New Technology

I finally had to cut the cord. My old laptop just wasn’t going to make the grade when I upgraded Explorer this week; it was originally a re-furbish, so it was about six.  Ancient for a laptop and SLOW.  So knowing that it would only get worse, I trundled myself up to the computer store last weekend.  Obviously I am part of a large contingent of folks who waited until the very last minute to do something about this week’s looming deadline.

You all know that while I am fully capable to doing research if I care about something, too much time thinking about computers doesn’t fill me with elan. I went into the store, found a salesperson (so so young), told him what I use a computer for at home along with my price range.  He showed me three different computers and I chose one.  10 minutes.  I spent longer standing in line to pay for it than I did choosing it.

Now comes the hard part – learning how to negotiate the new systems and software. I remember in my Software Etc. days that software would come in big packages… several disks and a LOT of manual.  These days you get a piece of cardboard with a website and a license number.  My first thought when I opened the box and turned it on was “I am lost in space here”.  Three hours later, I am up and running.  Not proficient yet at getting around or typing on the new keyboard, but at least I’ve got security, internet and, most importantly, OverDrive (for listening to audio books)!

What’s the last book you listened to? (Or read…..)

64 thoughts on “New Technology”

  1. First of all, what looming deadline?
    Second, do you have any idea why, in addition to Overdrive, the library has RBdigital and Libby? Then there’s Cloudlibrary. I don’t do audiobooks myself but when I am looking for some for my granddaughters, it’s confusing to know where to look. Also, some ebooks that are unavailable on Overdrive can be found on Cloudlibrary. Can’t the library integrate their system better?

    My recollection of “the old days” when you would get a disk or set of disks for software and a fat manual is that the manuals were mostly useless and that they never addressed the question you wanted answered. When the manuals were replaced with online help it was no better. The list of “typical problems” they give you to choose from never includes yours. I have always found the only way to solve these things is to just think it through and puzzle it out. It may take a couple of hours but in the end you understand the system better.

    Most recent book I’ve read is Robert McFarlane’s Underland. I’ve moved on to American Radicals by Holly Jackson.

    Liked by 5 people

    1. This is a really good question, Bill, that I don’t know the answer to. Although I have two neighbors who both work for the library system so maybe I can ask them. I always figured it was different platforms starting themselves up, owning different books or rights to books but I don’t know that. I have not re-installed the RG digital yet and in trying to get Overdrive working I discovered Libby. I have no idea what Libby is about. I’m with you that it’s very confusing.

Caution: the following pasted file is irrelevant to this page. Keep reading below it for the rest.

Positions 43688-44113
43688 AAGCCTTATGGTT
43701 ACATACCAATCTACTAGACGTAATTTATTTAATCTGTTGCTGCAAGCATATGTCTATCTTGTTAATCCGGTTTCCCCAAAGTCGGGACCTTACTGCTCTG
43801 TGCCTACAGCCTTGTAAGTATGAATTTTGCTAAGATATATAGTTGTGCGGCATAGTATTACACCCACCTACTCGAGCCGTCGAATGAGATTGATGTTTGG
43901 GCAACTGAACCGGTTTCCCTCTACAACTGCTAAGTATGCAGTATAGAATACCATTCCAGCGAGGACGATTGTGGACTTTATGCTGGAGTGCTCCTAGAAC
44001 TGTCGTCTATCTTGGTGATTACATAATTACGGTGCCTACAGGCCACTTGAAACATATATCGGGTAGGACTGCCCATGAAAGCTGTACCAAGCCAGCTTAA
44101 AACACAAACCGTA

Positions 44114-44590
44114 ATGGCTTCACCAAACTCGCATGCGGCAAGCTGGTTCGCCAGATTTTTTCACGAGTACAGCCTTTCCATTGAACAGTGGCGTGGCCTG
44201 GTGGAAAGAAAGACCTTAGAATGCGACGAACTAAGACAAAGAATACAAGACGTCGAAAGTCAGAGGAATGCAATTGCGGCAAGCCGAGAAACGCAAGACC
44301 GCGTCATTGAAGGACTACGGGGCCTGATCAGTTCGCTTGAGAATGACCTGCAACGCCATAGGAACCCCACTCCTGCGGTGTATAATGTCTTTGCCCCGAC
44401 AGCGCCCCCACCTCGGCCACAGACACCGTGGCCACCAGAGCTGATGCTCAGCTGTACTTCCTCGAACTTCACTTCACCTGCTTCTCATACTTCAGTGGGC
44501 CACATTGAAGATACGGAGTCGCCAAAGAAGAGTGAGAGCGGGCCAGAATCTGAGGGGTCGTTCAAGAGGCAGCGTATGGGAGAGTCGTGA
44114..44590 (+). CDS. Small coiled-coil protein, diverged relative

1. libby is an easy way to listen see you list if checked out audio books and see how much time before it’s due back etc

        i like it

        i still have a hard time finding all the buttons to search for books and do all the little ditty stuff you do but it’s good at what it’s good at

        Liked by 1 person

  2. Yeah, what looming deadline are you talking about, vs? I’m hoping it doesn’t apply to me, whatever it is.

    I have never listened to an audio book. The closest I can come to that is listening to Truman Capote read his “A Christmas Memory” to a live audience, and many years ago, listening to a reading on MPR of Russell Baker’s wonderful memoir “Growing Up.”

    Last book read “Where Your House Is Now” by Louis Jenkins.

    Liked by 5 people

  3. all the light i can not see by anthony doerr is slow and tedious
    i’m lumbering through it

    i am oblivious to new computer stuff. i am hard on equipment and i toast a computer every two years or so. i have a monster one drive account with 2 tiggs of backup because the one with 400 gigs wasn’t enough.

    my life got weird last two months and stuff started disappearing

    my phone … poof and it was gone
    my lap top … poof it was gone
    my wallet . poof it was gone

    serious stuff.
    the wallet showed up after i canceled everything and so now i have my drivers listened back
    normally i don’t sweat the drivers lose vw because i have been in numerous situations where i don’t have it with me and they can look it up but last month i got a ticket for talking on the phone and the cop thought he was doing me a favor by giving me a phone ticket instead of a missing drivers license ticket (he was such a putz)